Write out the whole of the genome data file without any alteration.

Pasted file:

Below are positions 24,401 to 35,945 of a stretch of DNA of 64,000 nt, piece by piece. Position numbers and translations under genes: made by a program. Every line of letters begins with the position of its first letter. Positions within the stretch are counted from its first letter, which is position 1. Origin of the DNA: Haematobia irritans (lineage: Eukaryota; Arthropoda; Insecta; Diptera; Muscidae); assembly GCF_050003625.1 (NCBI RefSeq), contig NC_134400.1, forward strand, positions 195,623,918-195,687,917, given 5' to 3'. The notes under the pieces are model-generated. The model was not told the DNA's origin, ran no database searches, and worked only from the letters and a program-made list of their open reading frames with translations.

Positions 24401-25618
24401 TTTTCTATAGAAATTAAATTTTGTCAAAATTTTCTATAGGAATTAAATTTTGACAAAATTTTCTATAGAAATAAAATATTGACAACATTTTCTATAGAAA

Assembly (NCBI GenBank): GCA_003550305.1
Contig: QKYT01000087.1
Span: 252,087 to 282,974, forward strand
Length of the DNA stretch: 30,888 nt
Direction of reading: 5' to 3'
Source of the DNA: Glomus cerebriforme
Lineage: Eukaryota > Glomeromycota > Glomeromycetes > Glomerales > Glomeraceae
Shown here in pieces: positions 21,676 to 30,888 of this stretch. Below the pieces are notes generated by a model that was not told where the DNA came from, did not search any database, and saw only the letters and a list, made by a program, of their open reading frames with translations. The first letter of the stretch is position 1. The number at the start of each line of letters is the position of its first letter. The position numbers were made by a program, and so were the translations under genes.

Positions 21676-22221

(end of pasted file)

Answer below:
Below are positions 24,401 to 35,945 of a stretch of DNA of 64,000 nt, piece by piece. Position numbers and translations under genes: made by a program. Every line of letters begins with the position of its first letter. Positions within the stretch are counted from its first letter, which is position 1. Origin of the DNA: Haematobia irritans (lineage: Eukaryota; Arthropoda; Insecta; Diptera; Muscidae); assembly GCF_050003625.1 (NCBI RefSeq), contig NC_134400.1, forward strand, positions 195,623,918-195,687,917, given 5' to 3'. The notes under the pieces are model-generated. The model was not told the DNA's origin, ran no database searches, and worked only from the letters and a program-made list of their open reading frames with translations.

Positions 24401-25618
24401 TTTTCTATAGAAATTAAATTTTGTCAAAATTTTCTATAGGAATTAAATTTTGACAAAATTTTCTATAGAAATAAAATATTGACAACATTTTCTATAGAAA

Assembly (NCBI GenBank): GCA_003550305.1
Contig: QKYT01000087.1
Span: 252,087 to 282,974, forward strand
Length of the DNA stretch: 30,888 nt
Direction of reading: 5' to 3'
Source of the DNA: Glomus cerebriforme
Lineage: Eukaryota > Glomeromycota > Glomeromycetes > Glomerales > Glomeraceae
Shown here in pieces: positions 21,676 to 30,888 of this stretch. Below the pieces are notes generated by a model that was not told where the DNA came from, did not search any database, and saw only the letters and a list, made by a program, of their open reading frames with translations. The first letter of the stretch is position 1. The number at the start of each line of letters is the position of its first letter. The position numbers were made by a program, and so were the translations under genes.

Positions 21676-22221